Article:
Tuesday, July 26, 2011

Traveling today...

Sometimes the world seems big and even a bit scary, especially when bad things happen, but the Kusini Collection would like to step back a bit and think about what traveling in the world today means to us and why it's a good thing. The only way I (Lyndsay) can really articulate this is through a few short stories...

While attending university in San Diego, I had the opportunity to study in Nairobi, Kenya. At 18, it was the first overseas experience I'd had, and it left quite the mark on me. The first morning of our program, my first morning in Africa, I rose early for sunrise only to watch hyena dash across the horizon, followed by slow-moving giraffe. The sun was glowing golden, ibis called and that was it, the long love affair with Africa began. After exploring the wilderness, making new friends and even discovering the hidden gems of Nairobi, I cried as the plane took off from Nairobi at the end of the term. I swore I'd return no matter what happened.

After my inaugural visit to Kenya, I studied with a program called Semester at Sea. Toward the end of the journey, we docked in Ho Chi Minh City, Vietnam and my college roommate and I set out to explore. After three days in and around the city, we were tired and hot and rather than spending another day on our own, we decided to join a small group tour to the Cu Chi Tunnels. On this day tour I met a lovely British woman who I started chatted with, and at the end of the day, she invited me and my fiance (we were getting married that summer) to stay at her small home in Wimbledon while we were on honeymoon in the UK. That cozy home in a typical, well-gardened village was truly a highlight of our stay in England. And it all started in Vietnam. Wonderful memories thanks to a small world.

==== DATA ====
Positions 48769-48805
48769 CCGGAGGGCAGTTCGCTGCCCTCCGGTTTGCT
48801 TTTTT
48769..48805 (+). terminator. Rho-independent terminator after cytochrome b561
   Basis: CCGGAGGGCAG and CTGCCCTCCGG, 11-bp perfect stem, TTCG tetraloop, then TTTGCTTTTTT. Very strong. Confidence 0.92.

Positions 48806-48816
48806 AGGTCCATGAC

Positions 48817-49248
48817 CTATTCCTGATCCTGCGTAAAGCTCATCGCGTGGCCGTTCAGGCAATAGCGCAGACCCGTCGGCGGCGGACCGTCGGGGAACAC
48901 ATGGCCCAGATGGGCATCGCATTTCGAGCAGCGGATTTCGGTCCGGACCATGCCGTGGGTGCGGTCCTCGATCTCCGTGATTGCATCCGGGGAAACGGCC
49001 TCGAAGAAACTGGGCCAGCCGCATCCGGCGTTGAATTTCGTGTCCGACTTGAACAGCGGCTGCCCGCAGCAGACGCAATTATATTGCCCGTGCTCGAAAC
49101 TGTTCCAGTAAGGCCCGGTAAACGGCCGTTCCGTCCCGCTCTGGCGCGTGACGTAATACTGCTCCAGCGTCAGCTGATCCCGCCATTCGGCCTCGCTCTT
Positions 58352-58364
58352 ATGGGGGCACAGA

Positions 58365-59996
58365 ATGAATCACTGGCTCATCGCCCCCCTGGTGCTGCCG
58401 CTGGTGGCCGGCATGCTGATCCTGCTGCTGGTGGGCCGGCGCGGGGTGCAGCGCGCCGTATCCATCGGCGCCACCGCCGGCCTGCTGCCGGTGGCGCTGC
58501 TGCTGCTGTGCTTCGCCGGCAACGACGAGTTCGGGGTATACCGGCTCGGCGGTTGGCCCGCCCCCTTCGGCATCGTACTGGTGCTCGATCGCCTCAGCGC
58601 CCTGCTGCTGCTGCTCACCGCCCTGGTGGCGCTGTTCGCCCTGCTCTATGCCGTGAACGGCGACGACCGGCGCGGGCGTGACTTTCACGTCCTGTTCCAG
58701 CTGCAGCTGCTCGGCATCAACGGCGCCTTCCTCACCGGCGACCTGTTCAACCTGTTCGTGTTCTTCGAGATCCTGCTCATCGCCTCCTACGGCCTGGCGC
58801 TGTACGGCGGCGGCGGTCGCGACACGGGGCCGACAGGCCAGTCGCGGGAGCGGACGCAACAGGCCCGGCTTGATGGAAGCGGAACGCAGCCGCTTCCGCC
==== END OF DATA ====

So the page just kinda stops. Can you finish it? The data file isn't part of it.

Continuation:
In Hong Kong as a backpacking student, an ex-pat from San Francisco said I looked like I needed a "tasty meal that would remind me of home" and paid for an extravagant lunch at chic Mexican restaurant. He said his daughter traveled in college and he understood the joys and sorrows of life on the road.

In a Datoga village in Tanzania a woman named Uchesa (photo above left) became one of the most memorable people I've ever encountered...simply by sharing her life and telling me she was glad I came to visit her small village that day.

High in the Guatemala highlands a young lady invited me into her home to watch the women in her family weave traditional fabrics. We stayed for hours, laughed, shared stories in broken Spanish and the girls even dressed me up in their traditional clothes. The town was the only town in the region that wasn't completely leveled during the horrible Guatemalan civil war.

I've always had faith that traveling brings humanity together, that it joins us and forges common ground. I still believe this and am thankful every day that I can travel. And that I have faith in humanity. And that I can share the gift of travel with others.

Photos by Lyndsay and Scott Harshman.

1 comment:

  1. Inspiring and heartfelt, Lyndsay. Can't wait for a Harshman/Hocking escapade somewhere awesome with the kiddies!